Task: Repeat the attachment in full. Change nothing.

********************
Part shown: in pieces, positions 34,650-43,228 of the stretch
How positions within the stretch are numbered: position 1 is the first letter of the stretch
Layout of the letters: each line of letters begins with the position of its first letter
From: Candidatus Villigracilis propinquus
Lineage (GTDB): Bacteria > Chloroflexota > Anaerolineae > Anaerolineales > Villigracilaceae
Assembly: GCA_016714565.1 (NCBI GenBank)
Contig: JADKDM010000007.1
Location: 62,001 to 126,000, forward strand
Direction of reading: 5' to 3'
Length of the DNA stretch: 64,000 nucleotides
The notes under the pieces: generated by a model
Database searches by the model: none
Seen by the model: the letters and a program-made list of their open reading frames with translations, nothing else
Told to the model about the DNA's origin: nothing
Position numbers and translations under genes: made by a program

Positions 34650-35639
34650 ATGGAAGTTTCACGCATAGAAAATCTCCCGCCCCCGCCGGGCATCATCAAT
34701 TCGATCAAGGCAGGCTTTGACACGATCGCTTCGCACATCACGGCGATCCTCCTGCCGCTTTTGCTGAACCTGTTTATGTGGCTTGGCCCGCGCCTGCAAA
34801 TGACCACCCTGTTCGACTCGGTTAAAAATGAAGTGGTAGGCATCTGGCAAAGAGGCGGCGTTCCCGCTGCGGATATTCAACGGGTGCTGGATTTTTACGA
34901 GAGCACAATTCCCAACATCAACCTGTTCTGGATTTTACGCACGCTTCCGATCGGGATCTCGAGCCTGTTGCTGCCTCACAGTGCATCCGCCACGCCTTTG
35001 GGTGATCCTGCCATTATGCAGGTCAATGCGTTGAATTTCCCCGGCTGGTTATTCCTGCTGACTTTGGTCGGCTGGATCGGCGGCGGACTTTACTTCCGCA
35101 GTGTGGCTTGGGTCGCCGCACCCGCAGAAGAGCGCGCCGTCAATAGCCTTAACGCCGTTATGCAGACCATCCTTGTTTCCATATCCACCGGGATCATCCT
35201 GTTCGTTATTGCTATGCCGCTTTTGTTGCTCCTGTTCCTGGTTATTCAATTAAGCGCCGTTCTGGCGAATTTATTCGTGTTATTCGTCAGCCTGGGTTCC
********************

Part shown: in pieces, positions 34,650-43,228 of the stretch
How positions within the stretch are numbered: position 1 is the first letter of the stretch
Layout of the letters: each line of letters begins with the position of its first letter
From: Candidatus Villigracilis propinquus
Lineage (GTDB): Bacteria > Chloroflexota > Anaerolineae > Anaerolineales > Villigracilaceae
Assembly: GCA_016714565.1 (NCBI GenBank)
Contig: JADKDM010000007.1
Location: 62,001 to 126,000, forward strand
Direction of reading: 5' to 3'
Length of the DNA stretch: 64,000 nucleotides
The notes under the pieces: generated by a model
Database searches by the model: none
Seen by the model: the letters and a program-made list of their open reading frames with translations, nothing else
Told to the model about the DNA's origin: nothing
Position numbers and translations under genes: made by a program

Positions 34650-35639
34650 ATGGAAGTTTCACGCATAGAAAATCTCCCGCCCCCGCCGGGCATCATCAAT
34701 TCGATCAAGGCAGGCTTTGACACGATCGCTTCGCACATCACGGCGATCCTCCTGCCGCTTTTGCTGAACCTGTTTATGTGGCTTGGCCCGCGCCTGCAAA
34801 TGACCACCCTGTTCGACTCGGTTAAAAATGAAGTGGTAGGCATCTGGCAAAGAGGCGGCGTTCCCGCTGCGGATATTCAACGGGTGCTGGATTTTTACGA
34901 GAGCACAATTCCCAACATCAACCTGTTCTGGATTTTACGCACGCTTCCGATCGGGATCTCGAGCCTGTTGCTGCCTCACAGTGCATCCGCCACGCCTTTG
35001 GGTGATCCTGCCATTATGCAGGTCAATGCGTTGAATTTCCCCGGCTGGTTATTCCTGCTGACTTTGGTCGGCTGGATCGGCGGCGGACTTTACTTCCGCA
35101 GTGTGGCTTGGGTCGCCGCACCCGCAGAAGAGCGCGCCGTCAATAGCCTTAACGCCGTTATGCAGACCATCCTTGTTTCCATATCCACCGGGATCATCCT
35201 GTTCGTTATTGCTATGCCGCTTTTGTTGCTCCTGTTCCTGGTTATTCAATTAAGCGCCGTTCTGGCGAATTTATTCGTGTTATTCGTCAGCCTGGGTTCC